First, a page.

Lipids

, Volume 34, Issue 3, pp 243–248

Changes in body composition in mice during feeding and withdrawal of conjugated linoleic acid

  • Yeonhwa Park
  • Karen J. Albright
  • Jayne M. Storkson
  • Wei Liu
  • Mark E. Cook
  • Michael W. Pariza
Article

DOI: 10.1007/s11745-999-0359-7

Cite this article as:
Park, Y., Albright, K.J., Storkson, J.M. et al. Lipids (1999) 34: 243. doi:10.1007/s11745-999-0359-7

Abstract

Two experiments were conducted. In Experiment 1, 8-wk-old mice were fed control diet or diet supplemented with 0.5% conjugated linoleic acid (CLA) to study the effect of CLA on body composition (CLA: 40.8–41.1% c-9,t-11 isomer, 43.5–44.9% t-10,c-12 isomer). The data for CLA-fed mice vs. controls described parallel but significantly distinct responses for both absolute and relative changes in body fat mass (reduced in CLA-fed mice) and for relative changes in whole body protein and whole body water (both of which were increased in CLA-fed mice). In the CLA-fed mice, the effect on whole body protein appeared to precede the reduction in body fat mass. In Experiment 2, weanling mice were fed control diet or diet supplemented with 0.5% CLA for 4 wk (test group), at which time all mice were fed control diet devoid of added CLA. The test group exhibited significantly reduced body fat and significantly enhanced whole body water relative to controls at the time of diet change. Time trends for changes in relative body composition were described by parallel lines where the test group exhibited significantly less body fat but significantly more whole body protein, whole body water, and whole body ash than controls. Tissue CLA levels declined following the withdrawal of CLA from the diet. In skeletal muscle of mice fed CLA-supplemented diet, the t-10,c-12 isomer was cleared significantly faster than the c-9,t-11 CLA isomer.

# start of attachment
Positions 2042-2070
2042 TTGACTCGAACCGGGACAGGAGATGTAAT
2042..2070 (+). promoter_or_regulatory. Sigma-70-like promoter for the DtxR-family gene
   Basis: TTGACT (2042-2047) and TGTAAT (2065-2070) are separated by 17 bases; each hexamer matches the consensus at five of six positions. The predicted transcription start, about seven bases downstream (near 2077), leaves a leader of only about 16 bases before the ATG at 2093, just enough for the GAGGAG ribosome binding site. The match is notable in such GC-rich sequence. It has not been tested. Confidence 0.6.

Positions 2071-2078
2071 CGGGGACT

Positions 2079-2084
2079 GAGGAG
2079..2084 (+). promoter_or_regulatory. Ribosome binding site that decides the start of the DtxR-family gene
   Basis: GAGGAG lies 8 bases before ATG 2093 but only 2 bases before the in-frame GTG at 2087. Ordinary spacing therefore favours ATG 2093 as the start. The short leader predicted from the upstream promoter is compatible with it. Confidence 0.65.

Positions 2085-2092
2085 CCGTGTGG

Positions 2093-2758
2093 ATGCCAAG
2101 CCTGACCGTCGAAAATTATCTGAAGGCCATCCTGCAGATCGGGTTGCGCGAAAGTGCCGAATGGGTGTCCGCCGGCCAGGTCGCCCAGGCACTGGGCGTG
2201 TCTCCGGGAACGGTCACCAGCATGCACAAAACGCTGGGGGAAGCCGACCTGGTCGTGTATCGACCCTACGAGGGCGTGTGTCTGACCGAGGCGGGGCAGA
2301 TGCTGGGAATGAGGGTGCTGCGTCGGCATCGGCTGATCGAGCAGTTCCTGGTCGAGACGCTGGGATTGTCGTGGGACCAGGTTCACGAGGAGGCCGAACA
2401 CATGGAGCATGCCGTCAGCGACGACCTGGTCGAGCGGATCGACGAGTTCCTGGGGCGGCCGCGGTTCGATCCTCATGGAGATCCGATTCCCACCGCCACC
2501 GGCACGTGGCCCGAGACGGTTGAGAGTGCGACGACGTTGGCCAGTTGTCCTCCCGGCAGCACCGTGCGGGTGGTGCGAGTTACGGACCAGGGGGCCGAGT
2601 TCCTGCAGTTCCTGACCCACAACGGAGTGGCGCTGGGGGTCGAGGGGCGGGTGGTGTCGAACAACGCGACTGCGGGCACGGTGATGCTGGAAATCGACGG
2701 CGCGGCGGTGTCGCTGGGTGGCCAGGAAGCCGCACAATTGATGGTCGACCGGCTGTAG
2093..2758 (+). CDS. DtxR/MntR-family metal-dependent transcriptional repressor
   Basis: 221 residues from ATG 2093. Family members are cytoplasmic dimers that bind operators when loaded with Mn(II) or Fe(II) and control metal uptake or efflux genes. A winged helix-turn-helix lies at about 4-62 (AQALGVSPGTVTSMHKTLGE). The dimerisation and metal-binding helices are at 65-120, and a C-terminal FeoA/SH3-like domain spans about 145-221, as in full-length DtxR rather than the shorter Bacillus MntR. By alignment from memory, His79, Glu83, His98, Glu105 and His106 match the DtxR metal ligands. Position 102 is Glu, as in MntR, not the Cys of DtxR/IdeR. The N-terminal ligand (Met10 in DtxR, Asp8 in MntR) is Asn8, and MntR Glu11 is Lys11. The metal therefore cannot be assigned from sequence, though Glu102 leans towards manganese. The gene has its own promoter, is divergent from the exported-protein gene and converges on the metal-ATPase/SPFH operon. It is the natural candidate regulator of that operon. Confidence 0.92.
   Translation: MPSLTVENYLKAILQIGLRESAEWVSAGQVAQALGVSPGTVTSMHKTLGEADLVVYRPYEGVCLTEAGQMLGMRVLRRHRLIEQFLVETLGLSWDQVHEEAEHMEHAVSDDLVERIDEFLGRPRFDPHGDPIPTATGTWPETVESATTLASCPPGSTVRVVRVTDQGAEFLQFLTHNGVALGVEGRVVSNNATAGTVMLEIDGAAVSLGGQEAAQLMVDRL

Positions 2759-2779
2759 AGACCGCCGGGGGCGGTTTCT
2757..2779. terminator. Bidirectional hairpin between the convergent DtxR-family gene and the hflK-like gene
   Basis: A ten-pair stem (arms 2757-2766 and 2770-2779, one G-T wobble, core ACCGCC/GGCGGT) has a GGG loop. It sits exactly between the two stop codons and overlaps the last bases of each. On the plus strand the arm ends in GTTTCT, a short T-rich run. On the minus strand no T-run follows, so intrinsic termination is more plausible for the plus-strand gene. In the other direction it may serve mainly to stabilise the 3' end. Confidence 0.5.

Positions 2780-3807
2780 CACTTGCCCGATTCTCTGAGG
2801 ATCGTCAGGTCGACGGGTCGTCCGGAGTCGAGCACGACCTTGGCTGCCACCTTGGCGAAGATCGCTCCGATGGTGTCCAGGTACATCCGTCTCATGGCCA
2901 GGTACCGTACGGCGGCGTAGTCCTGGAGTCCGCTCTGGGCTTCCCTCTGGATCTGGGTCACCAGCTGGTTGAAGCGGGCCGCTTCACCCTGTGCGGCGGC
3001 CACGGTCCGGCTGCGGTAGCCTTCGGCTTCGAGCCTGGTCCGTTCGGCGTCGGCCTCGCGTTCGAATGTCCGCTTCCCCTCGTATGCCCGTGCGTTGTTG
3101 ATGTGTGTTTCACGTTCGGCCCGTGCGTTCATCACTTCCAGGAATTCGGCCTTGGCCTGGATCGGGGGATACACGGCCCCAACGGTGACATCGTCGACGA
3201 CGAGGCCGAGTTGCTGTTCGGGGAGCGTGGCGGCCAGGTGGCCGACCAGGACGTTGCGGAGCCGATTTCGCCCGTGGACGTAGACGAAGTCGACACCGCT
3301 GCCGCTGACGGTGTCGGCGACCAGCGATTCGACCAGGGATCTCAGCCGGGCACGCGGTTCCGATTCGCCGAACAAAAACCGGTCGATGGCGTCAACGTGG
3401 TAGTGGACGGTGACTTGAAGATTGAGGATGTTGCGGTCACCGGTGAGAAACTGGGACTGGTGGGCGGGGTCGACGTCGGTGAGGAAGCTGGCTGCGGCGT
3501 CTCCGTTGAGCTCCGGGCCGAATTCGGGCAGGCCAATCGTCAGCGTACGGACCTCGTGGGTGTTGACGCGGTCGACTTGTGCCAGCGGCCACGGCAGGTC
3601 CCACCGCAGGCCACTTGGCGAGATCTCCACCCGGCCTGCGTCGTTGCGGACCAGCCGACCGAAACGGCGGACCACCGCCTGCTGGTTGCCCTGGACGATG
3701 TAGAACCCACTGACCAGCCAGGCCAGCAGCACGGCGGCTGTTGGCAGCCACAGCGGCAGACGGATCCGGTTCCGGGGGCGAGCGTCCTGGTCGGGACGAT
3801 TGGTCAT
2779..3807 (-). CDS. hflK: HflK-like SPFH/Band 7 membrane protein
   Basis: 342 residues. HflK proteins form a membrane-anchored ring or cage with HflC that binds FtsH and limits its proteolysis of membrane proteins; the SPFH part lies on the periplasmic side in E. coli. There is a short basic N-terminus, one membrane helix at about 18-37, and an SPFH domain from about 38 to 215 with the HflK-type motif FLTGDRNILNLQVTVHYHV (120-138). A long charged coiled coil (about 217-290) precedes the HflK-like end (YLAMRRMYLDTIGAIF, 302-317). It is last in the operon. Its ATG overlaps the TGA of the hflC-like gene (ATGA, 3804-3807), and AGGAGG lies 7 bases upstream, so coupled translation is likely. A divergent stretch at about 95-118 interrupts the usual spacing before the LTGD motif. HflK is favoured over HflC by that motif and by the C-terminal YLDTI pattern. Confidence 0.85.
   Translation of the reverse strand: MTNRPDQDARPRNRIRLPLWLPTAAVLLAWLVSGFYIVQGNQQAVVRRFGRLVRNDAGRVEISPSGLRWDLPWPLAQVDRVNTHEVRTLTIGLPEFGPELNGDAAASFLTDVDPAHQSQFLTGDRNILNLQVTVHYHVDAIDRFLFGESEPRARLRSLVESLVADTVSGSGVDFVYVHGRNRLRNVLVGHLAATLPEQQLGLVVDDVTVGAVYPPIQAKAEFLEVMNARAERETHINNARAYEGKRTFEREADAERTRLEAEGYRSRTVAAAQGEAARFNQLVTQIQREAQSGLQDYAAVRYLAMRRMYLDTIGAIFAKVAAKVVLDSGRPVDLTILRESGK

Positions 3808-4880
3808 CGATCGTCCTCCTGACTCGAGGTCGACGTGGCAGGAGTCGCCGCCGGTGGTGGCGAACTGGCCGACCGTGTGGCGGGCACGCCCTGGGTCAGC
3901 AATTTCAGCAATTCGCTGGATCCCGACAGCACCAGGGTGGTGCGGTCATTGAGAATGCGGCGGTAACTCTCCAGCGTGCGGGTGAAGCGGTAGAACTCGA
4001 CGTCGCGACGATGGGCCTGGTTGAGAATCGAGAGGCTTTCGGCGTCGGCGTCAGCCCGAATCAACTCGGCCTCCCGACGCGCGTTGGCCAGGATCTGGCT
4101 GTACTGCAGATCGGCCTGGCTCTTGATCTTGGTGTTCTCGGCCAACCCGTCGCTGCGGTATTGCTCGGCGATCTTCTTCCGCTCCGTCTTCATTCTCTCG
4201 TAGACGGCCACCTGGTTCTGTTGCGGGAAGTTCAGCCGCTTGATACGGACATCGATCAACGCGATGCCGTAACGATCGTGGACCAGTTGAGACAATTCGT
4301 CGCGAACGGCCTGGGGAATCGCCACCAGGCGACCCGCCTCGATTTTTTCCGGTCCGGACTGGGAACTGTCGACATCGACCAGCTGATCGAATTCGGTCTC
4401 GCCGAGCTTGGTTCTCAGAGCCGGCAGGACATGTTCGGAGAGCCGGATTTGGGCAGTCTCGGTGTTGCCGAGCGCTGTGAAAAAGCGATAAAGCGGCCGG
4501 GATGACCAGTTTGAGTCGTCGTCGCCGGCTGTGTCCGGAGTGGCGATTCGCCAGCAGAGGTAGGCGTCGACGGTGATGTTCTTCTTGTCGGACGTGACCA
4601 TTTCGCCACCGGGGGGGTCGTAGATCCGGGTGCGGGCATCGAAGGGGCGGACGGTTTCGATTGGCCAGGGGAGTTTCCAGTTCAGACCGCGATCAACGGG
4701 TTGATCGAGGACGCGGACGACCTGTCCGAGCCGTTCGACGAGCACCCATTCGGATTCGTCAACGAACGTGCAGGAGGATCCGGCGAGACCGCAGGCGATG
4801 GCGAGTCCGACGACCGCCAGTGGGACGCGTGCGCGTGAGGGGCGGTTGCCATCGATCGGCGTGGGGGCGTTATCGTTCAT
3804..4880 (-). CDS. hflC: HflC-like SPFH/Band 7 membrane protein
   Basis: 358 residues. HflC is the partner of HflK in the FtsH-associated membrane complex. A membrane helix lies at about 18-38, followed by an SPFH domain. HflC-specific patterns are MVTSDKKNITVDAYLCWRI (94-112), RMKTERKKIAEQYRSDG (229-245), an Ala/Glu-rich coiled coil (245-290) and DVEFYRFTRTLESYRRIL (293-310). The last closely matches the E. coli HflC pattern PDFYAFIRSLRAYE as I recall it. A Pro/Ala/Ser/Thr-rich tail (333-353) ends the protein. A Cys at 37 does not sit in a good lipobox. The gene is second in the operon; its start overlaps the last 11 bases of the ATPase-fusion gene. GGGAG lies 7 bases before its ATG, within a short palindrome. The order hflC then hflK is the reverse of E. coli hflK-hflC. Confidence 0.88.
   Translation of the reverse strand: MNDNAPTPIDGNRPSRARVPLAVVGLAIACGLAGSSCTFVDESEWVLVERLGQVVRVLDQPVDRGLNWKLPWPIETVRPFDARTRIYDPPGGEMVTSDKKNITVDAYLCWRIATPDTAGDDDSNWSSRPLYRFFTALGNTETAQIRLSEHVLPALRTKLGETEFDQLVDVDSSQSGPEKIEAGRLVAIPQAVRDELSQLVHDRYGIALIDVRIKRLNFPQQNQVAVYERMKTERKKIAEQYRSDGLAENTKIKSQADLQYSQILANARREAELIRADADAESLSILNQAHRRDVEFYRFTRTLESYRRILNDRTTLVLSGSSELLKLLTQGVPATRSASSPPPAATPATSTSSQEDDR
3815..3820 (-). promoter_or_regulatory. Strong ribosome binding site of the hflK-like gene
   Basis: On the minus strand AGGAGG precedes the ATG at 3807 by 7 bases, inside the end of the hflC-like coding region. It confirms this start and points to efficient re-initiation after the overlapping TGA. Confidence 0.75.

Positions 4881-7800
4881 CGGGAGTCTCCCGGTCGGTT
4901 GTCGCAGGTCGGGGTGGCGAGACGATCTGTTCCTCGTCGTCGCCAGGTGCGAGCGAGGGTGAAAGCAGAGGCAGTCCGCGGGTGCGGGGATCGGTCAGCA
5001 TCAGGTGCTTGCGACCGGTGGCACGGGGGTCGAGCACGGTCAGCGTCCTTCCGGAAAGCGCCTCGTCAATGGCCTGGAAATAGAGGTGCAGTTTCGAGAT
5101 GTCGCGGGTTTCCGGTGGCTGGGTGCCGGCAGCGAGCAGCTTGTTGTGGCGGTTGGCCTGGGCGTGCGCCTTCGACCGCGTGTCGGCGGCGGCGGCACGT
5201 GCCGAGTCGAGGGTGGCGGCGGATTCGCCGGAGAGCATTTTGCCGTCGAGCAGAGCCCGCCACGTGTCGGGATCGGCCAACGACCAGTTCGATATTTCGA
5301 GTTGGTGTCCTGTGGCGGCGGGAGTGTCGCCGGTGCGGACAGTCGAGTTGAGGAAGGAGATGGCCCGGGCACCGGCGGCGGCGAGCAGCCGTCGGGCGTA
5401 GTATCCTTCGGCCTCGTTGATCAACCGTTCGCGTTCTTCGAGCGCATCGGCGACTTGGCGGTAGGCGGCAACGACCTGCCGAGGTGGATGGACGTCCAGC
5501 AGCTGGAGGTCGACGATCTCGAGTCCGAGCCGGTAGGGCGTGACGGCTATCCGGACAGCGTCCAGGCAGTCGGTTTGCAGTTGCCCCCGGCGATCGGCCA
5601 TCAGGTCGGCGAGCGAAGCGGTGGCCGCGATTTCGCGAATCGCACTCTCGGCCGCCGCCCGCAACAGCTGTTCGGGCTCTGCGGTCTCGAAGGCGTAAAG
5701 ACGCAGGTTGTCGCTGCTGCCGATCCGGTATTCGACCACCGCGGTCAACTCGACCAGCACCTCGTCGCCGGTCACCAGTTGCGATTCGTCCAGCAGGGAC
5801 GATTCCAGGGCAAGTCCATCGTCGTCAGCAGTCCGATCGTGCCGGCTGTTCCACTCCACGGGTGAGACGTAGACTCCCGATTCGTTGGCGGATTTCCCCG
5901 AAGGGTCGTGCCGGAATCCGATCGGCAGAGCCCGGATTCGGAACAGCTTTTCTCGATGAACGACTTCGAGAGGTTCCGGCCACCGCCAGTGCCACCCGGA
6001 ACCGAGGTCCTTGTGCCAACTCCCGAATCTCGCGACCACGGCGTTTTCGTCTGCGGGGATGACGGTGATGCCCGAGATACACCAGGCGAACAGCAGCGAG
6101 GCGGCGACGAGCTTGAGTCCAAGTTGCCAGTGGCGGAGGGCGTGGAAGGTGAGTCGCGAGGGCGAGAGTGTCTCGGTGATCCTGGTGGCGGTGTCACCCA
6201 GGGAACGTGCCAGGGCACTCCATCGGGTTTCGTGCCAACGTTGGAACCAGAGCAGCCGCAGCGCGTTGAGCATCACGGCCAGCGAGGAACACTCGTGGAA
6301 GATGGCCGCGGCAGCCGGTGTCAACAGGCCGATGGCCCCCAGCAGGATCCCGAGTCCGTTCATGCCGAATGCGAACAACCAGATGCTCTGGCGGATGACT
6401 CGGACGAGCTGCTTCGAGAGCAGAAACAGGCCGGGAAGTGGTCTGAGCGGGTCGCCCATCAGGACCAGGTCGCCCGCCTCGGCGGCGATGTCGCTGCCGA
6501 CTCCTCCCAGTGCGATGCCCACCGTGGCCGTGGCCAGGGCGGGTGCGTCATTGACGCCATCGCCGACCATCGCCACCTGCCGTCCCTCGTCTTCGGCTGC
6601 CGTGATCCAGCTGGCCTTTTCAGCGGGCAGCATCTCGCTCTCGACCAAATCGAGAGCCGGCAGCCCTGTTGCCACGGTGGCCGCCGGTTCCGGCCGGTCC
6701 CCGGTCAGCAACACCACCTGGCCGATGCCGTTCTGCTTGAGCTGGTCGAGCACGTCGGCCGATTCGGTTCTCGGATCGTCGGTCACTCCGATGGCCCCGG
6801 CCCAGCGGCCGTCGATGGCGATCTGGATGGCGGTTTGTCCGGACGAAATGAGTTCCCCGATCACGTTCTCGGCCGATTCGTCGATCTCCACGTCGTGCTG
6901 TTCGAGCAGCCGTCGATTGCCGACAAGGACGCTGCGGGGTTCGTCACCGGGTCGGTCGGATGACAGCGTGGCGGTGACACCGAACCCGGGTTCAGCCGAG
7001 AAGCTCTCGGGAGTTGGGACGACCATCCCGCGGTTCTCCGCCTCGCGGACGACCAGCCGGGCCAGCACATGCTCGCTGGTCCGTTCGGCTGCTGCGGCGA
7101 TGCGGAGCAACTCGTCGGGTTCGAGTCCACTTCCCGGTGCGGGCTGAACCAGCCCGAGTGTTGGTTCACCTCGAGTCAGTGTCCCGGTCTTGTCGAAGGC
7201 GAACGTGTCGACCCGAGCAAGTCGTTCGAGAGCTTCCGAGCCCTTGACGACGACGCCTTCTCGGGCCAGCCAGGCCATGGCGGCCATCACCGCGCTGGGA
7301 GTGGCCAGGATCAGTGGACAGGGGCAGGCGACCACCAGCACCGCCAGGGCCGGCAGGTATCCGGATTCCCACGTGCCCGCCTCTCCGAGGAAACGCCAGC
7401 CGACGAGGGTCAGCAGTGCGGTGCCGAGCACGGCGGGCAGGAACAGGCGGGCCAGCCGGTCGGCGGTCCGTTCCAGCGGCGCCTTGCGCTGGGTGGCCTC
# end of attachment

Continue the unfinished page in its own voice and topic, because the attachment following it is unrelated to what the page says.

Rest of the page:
Abbreviations

ANOVA

analysis of variance

CLA

conjugated linoleic acid

Copyright information

© AOCS Press 1999

Authors and Affiliations

  • Yeonhwa Park
    • 1
  • Karen J. Albright
    • 1
  • Jayne M. Storkson
    • 1
  • Wei Liu
    • 1
  • Mark E. Cook
    • 1
    • 2
  • Michael W. Pariza
    • 1
  1. 1.Food Research Institute, Department of Food Microbiology and ToxicologyUniversity of Wisconsin-MadisonMadison
  2. 2.Department of Animal SciencesUniversity of Wisconsin-MadisonMadison

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